On Tuesday, Home Depot posted earnings for the first quarter that beat expectations on Wall Street, but missed the top line, after being pulled down by what it called a spring selling season that started slow.
Customer transactions for the three month period were down 1.3%, though shoppers’ average ticket of $66 was 5.8% higher than the same period one year ago.
Spring is when many Home Depot shoppers buy their gardening supplies and begin any home renovations, making it an important quarter for retailers in the home improvement sector.
Besides the seasonal business, solid results were obtained in every market and category and strong momentum is being seen in all business lines during the first couple of weeks of May, CEO Craig Menear said.
Shares of Home Depot fell over 2% in trading before the opening bell on Tuesday following the release of its quarterly earnings.
Home Depot earnings reached $2.08 a share compared to analyst expectations of $2.05 a share. Revenue reached $24.95 billion while analysts were expecting $25.15 billion. Sales growth for same-stores was 4.2% while analysts were expecting 5.4%.
During its first quarter, which ended on April 29, the home improvement giant said its net income reached $2.40 billion equal to $2.08 a share compared to $2.01 billion equal to $1.67 a shares last year during the same period.
While its revenue increased by 4.4% it came in below the analyst expectations as did growth in sales for same-stores.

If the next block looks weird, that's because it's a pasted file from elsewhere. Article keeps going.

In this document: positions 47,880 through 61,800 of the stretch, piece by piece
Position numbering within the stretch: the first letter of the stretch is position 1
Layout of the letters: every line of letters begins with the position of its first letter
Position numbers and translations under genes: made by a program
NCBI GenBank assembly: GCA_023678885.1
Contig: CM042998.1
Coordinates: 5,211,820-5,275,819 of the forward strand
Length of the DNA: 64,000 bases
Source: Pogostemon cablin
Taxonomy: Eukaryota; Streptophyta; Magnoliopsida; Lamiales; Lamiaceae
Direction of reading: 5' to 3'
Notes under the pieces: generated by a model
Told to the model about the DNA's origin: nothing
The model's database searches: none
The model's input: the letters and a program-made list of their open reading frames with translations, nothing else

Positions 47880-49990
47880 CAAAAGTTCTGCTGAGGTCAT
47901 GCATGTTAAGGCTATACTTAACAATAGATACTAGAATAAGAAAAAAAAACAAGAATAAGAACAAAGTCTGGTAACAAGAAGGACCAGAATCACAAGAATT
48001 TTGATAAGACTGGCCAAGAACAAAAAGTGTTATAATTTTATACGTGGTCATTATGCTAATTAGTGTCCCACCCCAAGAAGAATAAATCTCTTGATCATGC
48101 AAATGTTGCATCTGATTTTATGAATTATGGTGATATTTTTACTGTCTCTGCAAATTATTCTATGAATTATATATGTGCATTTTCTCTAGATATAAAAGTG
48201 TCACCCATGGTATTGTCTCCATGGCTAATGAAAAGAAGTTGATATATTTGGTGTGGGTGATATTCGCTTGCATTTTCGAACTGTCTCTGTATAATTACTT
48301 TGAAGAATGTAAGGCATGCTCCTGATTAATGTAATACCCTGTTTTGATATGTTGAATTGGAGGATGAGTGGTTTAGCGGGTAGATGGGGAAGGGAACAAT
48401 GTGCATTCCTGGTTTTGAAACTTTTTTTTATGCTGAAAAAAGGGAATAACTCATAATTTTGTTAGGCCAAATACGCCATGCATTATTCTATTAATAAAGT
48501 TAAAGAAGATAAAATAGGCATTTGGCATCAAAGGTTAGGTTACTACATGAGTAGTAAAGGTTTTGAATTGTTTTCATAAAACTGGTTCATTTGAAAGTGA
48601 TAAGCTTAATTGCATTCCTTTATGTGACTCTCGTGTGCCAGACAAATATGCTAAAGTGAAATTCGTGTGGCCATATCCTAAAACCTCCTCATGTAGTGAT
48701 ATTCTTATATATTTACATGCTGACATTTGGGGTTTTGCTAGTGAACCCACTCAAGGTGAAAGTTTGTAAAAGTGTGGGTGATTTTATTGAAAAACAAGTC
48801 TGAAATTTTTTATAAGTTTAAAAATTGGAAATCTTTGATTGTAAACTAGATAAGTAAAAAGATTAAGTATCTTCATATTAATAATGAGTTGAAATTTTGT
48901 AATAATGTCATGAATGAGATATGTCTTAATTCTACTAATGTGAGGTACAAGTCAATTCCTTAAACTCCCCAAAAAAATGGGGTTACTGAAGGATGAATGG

Several analysts last week reduced their estimates for the first quarter at Home Depot, citing the poor weather during the spring. The majority of analysts believe that spring projects will be shifted to the summer and not entirely abandoned by homeowners.
Home Depot has benefitted from a housing market that has been strong and a favorable economy. Home improvement has been one of the best performers in retail and has been boosted in part by the recovery needed after severe weather the last year.
Home Depot has also built out its strategy on e-commerce surpassing Lowe’s its rival in that area.
On Tuesday, Home Depot said it would stick to its previously released 2018 forecast. It said it was expecting sales to increase by 6.5% and that sales at same stores would grow by 5%.
It added that new rules related to revenue recognition will not impact materially on its financial disclosures or statements.